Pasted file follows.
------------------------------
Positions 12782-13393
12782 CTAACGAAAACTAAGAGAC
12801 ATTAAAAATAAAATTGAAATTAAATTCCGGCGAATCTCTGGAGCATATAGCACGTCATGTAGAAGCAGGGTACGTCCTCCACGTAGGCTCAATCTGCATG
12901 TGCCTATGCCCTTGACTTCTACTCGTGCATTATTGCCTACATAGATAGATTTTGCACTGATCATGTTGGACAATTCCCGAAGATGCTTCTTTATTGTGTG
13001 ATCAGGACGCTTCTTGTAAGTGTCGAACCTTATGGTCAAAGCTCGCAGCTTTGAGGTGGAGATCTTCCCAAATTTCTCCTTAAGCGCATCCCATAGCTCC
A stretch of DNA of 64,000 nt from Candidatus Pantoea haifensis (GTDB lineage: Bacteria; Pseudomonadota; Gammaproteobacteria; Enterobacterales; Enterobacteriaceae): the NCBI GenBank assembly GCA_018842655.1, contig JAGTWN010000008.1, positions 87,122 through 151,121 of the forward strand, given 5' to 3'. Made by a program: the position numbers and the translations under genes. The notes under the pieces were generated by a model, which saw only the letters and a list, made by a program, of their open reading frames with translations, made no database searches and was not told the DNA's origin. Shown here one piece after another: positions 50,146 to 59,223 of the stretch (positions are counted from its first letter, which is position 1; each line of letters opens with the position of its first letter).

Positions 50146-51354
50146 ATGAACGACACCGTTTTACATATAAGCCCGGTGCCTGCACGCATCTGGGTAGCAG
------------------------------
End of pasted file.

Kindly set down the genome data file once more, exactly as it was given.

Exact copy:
Positions 12782-13393
12782 CTAACGAAAACTAAGAGAC
12801 ATTAAAAATAAAATTGAAATTAAATTCCGGCGAATCTCTGGAGCATATAGCACGTCATGTAGAAGCAGGGTACGTCCTCCACGTAGGCTCAATCTGCATG
12901 TGCCTATGCCCTTGACTTCTACTCGTGCATTATTGCCTACATAGATAGATTTTGCACTGATCATGTTGGACAATTCCCGAAGATGCTTCTTTATTGTGTG
13001 ATCAGGACGCTTCTTGTAAGTGTCGAACCTTATGGTCAAAGCTCGCAGCTTTGAGGTGGAGATCTTCCCAAATTTCTCCTTAAGCGCATCCCATAGCTCC
A stretch of DNA of 64,000 nt from Candidatus Pantoea haifensis (GTDB lineage: Bacteria; Pseudomonadota; Gammaproteobacteria; Enterobacterales; Enterobacteriaceae): the NCBI GenBank assembly GCA_018842655.1, contig JAGTWN010000008.1, positions 87,122 through 151,121 of the forward strand, given 5' to 3'. Made by a program: the position numbers and the translations under genes. The notes under the pieces were generated by a model, which saw only the letters and a list, made by a program, of their open reading frames with translations, made no database searches and was not told the DNA's origin. Shown here one piece after another: positions 50,146 to 59,223 of the stretch (positions are counted from its first letter, which is position 1; each line of letters opens with the position of its first letter).

Positions 50146-51354
50146 ATGAACGACACCGTTTTACATATAAGCCCGGTGCCTGCACGCATCTGGGTAGCAG